Simone’s debut, released through Bethlehem Records, is one of the late performers’ most jazz-oriented records. During this time, she was preoccupied with wanting to become a concert pianist in a classical setting. So when she recorded this record with somewhat of an indifferent demeanour, she ended up selling the rights to it for a measly $3,000.
The record, however, would go on to be a big hit, especially her rendition of ‘I Loves You, Porgy’, and she lost out on millions in royalties. Perhaps this aforementioned sense of indifference is part of what made Simone such a brilliant performer; there is a sense of ease and calm. There is no strain, often riding the wave of lower dynamics, making her performance feel effortless.
Nina Simone Sings the Blues (1967)
Looking for something a little different from Simone? Nina Simone Sings the Blues is a great record. Her serious foray into the blues, and she blows it out of the water.
This is a different side to Simone, as she was incredibly diverse with multiple musical identities, which never got in the way of her providing a convincing rendition of whichever genre she chose to perform in.
For me, the record is livelier and more upbeat, with a little more grit to it. This was her first release for RCA records. Her friend and poet, Langston Hughs wrote the lyrics to ‘Backlash Blues’, which was a reprise to her civil rights themed songs from a few years prior; it is a commentary on racism.
Silk and Soul (1967)
Silk and Soul is the follow-up to Nina Simone Sings the Blues. It is slightly more contained but no less brilliant. Her track, ‘Go to Hell’, written by Morris Baily Jr., got her Grammy nomination for Best Female R&B Vocal Performance but lost it to Aretha Franklin.
This period of her career is often overshadowed by the likes of Franklin and Diana Ross. However, Simone was never afraid to include a track or two poignantly attacking the origins of racism, harking back to the civil rights movement, which was still fresh in the air at the time. ‘I Wish I Knew How To Be Free’ is a song that fits this category.
Here Comes The Sun (1971)
This is the thirteenth record from the jazz-soul singer. Adapting to the times, this record was her foray and nod to the explosion of rock and pop music. It features her renditions of the Beatles’ title track; other artists she covers include Bob Dylan, Stan Vincent, Chip Taylor, Jerry Jeff Walker, and others.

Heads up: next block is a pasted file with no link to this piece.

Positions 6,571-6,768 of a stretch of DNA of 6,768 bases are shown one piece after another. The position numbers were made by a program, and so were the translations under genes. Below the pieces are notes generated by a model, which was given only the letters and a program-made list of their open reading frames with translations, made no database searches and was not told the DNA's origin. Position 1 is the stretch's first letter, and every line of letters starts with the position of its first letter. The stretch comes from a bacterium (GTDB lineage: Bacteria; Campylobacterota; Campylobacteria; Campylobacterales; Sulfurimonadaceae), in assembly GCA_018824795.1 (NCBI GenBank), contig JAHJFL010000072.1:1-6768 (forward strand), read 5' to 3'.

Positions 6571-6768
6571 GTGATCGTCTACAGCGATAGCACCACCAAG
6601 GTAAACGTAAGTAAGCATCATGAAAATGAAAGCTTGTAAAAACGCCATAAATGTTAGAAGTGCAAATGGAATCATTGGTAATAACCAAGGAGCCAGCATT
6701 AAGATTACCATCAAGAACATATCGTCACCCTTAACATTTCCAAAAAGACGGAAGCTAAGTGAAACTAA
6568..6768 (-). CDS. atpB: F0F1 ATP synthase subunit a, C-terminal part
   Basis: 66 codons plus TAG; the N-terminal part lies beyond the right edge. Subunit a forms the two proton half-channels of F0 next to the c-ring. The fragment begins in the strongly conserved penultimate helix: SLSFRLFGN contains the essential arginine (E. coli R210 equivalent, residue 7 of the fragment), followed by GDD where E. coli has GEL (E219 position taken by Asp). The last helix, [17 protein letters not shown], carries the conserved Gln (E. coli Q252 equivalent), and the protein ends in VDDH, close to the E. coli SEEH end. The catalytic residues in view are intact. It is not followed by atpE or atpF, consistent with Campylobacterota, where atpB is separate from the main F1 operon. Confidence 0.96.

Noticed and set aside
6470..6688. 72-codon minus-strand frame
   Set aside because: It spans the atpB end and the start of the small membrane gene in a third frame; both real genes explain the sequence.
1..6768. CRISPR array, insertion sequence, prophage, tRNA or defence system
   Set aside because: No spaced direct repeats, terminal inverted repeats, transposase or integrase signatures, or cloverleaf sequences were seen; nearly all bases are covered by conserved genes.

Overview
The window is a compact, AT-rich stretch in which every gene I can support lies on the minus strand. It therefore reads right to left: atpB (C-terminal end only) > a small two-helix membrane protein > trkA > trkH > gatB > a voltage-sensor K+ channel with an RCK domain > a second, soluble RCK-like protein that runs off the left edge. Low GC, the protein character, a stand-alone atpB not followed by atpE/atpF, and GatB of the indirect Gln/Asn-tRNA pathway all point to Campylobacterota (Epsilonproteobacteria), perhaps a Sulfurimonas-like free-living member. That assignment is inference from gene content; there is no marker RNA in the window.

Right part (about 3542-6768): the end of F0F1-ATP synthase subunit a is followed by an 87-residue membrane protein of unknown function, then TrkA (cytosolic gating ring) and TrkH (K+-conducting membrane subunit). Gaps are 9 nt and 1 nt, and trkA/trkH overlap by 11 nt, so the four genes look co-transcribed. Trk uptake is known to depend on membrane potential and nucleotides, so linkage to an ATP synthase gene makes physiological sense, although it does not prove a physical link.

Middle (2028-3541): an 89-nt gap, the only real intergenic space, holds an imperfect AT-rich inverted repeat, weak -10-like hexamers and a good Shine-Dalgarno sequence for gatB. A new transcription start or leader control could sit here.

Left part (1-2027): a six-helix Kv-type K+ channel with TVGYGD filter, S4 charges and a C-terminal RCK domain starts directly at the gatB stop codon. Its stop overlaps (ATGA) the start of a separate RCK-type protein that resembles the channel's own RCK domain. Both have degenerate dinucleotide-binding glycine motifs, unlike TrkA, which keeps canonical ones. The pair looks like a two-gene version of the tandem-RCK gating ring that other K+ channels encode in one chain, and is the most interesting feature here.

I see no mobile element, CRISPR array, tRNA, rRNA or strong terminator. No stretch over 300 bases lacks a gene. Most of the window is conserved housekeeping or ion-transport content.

Another aspect of Simone’s ability was the way she could take a song and completely dismantle it. There is no better example than this, and the way she recontextualises a collection of pop songs and turns them into jazz numbers is unparalleled.
Live at Carnegie Hall (1964)
This is a live recording of her performance at Carnegie Hall in New York City in 1964. It was only six months after a tragic event saw the KKK burn down a church in Alabama, taking the lives of four black kids. Playing to a predominately white crowd, the last track of her setlist was her original song, ‘Mississippi Goddam’. She had stated that this was her first civil rights song.
The performance of this track, in particular, was a pivotal moment in Nina Simone’s career, as it demanded more respect and seriousness for Simone; she wasn’t just a show tune and ‘entertainment’ singer.
Pastel Blues (1965)
This record is often up there on any Nina Simone list. It is considered one of her greatest records. If anything, it is a very well rounded record of hers; it features her jazz stylings, blues crooning and soulful piano playing, with more emphasis than usual placed on the latter.
It also showcases her original roots in gospel and sees her take on American roots and slavery music. Her ten minute ‘Sinnerman’ is a traditional African American spiritual song.
After taking a bit of a break since her previous record in 1974, Baltimore was a comeback of sorts, as many had speculated at the time that it was her last record ever. This one is starkly different from any of the other ones on this list. The record is heavily influenced by reggae.
Randy Newman wrote the title track, and the song, as well as the rest of the record, gained more notoriety and fame during the 2015 riots in Baltimore. Even despite this, Simone would still maintain after the fact, her dissatisfaction with the record, stating, “the material was not my personal choice, and I had no say whatsoever in the selection of songs. It was all done before I could make any decisions.” Either way, it still deserves to be on this list.